This week I did not record a meditation. I opted to offer a walking meditation where you can guide/lead yourself.
It’s not always easy to meditate in a seated position. Furthermore, the awareness that we develop while seated, must someday be carried off the meditation cushion or chair into every aspect of our lives, if it’s to be effective in creating positive change.
By doing simple activities, such as walking, with mindfulness, we can begin to integrate our practice of stillness into moments of movement.
Mindful movement helps us deepen awareness of the body itself, where the body is in space, and how the body is connected to the earth and the elements around us.
The forward movement of mindful walking can also be very soothing for a mind that’s addicted to forward movement even when we are sitting.
Meditating while seated can highlight the ever-present movement of our mind. It’s possible that meditating while moving can do just the opposite, and show us where stillness is present.
The following is a simple introduction to walking meditation.
If it’s safe to do so, remove your shoes to deepen awareness of each step, and to experience the connection between your body and the ground.
Walking Meditation for Body Awareness
Find an open, quiet space in which you can move around comfortably without distractions (inside or outside)
Choose to follow a particular path, or set a timer
Close your eyes and ponder for a few moments just standing
Notice the connection between your feet and the earth
Open your eyes, with your gaze soft and aimed at the ground ahead of you
Very slowly, begin to walk forward
Maintain awareness of each part of the process of walking
Shifting weight, lifting the foot, moving forward, placing the foot, pressing down
Stay focused on the feet, and the process of moving the feet forward
Stay present with body awareness until your path is complete, or the time is up
Mindfulness Worksheet - Walking Meditation
Use the prompts below to reflect and journal about your experience.
What Did You Notice?
Describe your experience in general
What did it feel like to connect to the body while standing still with eyes closed?
As you opened your eyes again, what changed?
As you began to move from standing to walking, what changed?
As you focused more intently on the movement of the body, how did that change the way you moved?
What is the difference between lifting the foot, and awareness of lifting the foot?
How does the intention to lift the foot play a role in lifting the foot?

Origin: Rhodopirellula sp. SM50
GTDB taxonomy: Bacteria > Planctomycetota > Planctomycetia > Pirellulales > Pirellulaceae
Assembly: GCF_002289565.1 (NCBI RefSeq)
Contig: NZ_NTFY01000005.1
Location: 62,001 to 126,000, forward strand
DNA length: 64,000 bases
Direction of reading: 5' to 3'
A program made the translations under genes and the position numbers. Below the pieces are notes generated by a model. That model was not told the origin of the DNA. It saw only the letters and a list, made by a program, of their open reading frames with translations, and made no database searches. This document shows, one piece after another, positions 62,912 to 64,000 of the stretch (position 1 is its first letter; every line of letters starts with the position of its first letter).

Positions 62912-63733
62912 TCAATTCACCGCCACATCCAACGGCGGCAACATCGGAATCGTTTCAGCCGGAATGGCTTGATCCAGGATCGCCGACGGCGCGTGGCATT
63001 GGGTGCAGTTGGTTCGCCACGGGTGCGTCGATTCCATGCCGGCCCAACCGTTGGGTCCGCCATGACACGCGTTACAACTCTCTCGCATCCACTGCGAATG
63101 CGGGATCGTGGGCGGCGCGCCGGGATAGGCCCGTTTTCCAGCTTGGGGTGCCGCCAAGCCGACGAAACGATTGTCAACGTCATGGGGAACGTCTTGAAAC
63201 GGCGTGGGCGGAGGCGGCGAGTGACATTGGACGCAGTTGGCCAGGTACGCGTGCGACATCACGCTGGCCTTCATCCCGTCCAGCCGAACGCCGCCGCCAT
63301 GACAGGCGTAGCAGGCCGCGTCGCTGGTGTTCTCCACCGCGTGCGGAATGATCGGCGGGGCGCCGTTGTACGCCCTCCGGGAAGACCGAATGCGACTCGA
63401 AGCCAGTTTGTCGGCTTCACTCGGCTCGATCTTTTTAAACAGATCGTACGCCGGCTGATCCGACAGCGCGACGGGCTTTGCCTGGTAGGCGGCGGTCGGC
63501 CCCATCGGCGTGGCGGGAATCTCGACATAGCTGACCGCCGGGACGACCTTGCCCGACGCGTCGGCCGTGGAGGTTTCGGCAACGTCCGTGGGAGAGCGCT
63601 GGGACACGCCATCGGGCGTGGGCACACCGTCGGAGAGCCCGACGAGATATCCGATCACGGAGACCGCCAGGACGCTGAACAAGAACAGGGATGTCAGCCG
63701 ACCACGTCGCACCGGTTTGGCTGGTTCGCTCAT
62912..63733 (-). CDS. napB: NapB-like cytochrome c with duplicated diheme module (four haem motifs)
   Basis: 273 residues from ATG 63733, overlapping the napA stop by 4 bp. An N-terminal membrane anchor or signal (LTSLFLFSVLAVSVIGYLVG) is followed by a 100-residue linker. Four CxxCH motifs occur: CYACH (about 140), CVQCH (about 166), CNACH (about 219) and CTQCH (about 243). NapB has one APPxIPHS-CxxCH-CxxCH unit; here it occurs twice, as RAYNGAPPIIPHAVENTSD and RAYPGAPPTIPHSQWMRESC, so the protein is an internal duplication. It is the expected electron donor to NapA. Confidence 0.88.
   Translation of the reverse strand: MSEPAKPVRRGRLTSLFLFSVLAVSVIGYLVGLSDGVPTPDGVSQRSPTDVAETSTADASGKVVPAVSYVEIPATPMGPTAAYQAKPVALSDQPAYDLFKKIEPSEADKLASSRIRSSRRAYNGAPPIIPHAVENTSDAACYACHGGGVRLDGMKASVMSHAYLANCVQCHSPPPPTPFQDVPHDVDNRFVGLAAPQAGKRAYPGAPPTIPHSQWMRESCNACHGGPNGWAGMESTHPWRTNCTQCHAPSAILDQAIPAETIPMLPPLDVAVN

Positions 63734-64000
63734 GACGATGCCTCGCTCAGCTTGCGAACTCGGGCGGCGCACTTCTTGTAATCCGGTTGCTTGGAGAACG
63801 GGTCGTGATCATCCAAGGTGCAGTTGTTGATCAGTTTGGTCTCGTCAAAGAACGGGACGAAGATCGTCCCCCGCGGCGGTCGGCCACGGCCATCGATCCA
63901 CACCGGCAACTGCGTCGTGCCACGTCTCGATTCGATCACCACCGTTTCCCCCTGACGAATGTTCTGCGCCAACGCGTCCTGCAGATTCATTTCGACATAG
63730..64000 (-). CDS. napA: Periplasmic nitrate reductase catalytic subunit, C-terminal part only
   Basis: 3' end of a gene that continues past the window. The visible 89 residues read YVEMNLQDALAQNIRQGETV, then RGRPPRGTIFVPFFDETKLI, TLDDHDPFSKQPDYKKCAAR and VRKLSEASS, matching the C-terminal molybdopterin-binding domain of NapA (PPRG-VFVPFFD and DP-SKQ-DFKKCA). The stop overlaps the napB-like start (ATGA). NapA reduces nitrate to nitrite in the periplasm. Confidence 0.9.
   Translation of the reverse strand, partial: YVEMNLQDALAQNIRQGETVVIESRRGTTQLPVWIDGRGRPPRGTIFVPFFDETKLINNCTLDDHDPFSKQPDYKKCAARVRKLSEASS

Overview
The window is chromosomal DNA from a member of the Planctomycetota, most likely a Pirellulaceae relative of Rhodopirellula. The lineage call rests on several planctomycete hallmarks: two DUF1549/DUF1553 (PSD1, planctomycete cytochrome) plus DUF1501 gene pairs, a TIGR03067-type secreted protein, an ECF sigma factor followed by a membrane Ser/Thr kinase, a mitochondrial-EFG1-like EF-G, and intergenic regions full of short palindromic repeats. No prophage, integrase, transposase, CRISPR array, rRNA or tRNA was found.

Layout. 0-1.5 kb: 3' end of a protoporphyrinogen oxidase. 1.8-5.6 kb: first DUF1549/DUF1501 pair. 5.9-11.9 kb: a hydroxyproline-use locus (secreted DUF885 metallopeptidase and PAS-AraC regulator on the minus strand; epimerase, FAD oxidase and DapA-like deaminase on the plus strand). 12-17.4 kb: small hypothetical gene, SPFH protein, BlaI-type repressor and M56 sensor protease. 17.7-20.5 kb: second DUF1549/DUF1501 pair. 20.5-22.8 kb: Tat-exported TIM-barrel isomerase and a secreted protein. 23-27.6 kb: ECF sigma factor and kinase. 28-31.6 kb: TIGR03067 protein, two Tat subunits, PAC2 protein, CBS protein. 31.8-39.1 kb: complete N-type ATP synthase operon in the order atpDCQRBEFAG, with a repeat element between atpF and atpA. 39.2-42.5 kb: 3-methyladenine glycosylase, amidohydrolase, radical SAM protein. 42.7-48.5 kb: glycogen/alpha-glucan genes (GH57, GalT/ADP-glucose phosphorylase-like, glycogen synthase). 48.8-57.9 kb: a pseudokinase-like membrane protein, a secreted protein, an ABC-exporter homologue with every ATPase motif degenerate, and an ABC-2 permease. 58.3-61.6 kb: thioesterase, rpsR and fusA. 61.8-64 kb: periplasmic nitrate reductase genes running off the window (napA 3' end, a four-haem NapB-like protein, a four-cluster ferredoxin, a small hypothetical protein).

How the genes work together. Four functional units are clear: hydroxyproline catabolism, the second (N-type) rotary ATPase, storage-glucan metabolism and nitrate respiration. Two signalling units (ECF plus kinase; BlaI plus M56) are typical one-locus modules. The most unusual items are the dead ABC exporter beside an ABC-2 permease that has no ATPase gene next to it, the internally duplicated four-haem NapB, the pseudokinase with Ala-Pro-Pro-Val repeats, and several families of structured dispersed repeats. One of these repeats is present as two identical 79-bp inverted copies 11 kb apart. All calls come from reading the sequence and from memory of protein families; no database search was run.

At what point does lifting the foot end, and placing the foot begin?
Are there moments of stillness within the activity of walking? What were they?
Did you find that physically moving forward helped the mind remain focused?
What was the most challenging part of the meditation?
Name one thing you noticed that you didn’t before
If you can stay mindful while walking, where else might you apply steady mindfulness as you move throughout your day?
When we apply mindfulness, even a routine activity as simple as walking offers us endless insight into the body, the mind, and the nature of reality itself.
On a gross level, the forward momentum of walking is soothing for the mind. At a more detailed level, by intentionally placing a calm, spacious mind on the process of walking, we become aware of much more than the movement itself.
We learn to break down what we initially perceive as one thing into many things. We experience process and impermanence with the rise and fall of each step of the foot. We become aware of the interplay between form and space. The mind becomes more self-aware as we watch ourselves watching each step of the process.
This weeks meditation goes hand in hand with the class theme for this week.
Svadyhaya~the fourth Niyama which means Self~Study.
Meet me on the Mat this week as we learn Self~Observation without Judgement. You can register for any class by clicking here.
Single class drop~in rates and multi class passes are available. All classes are live~stream via zoom. I can see you and you can see me and all the other participants. Class is open 15 minutes before and as long after class as needed for connection and communication. If you've been missing yoga class and haven't tried a zoom class yet, let this be the week you do. Email me with any questions about the class schedule, zoom, just to say "hi", or to let me know how I can help to support your yoga journey at: email@example.com. I hope to see you soon.
Until the next time,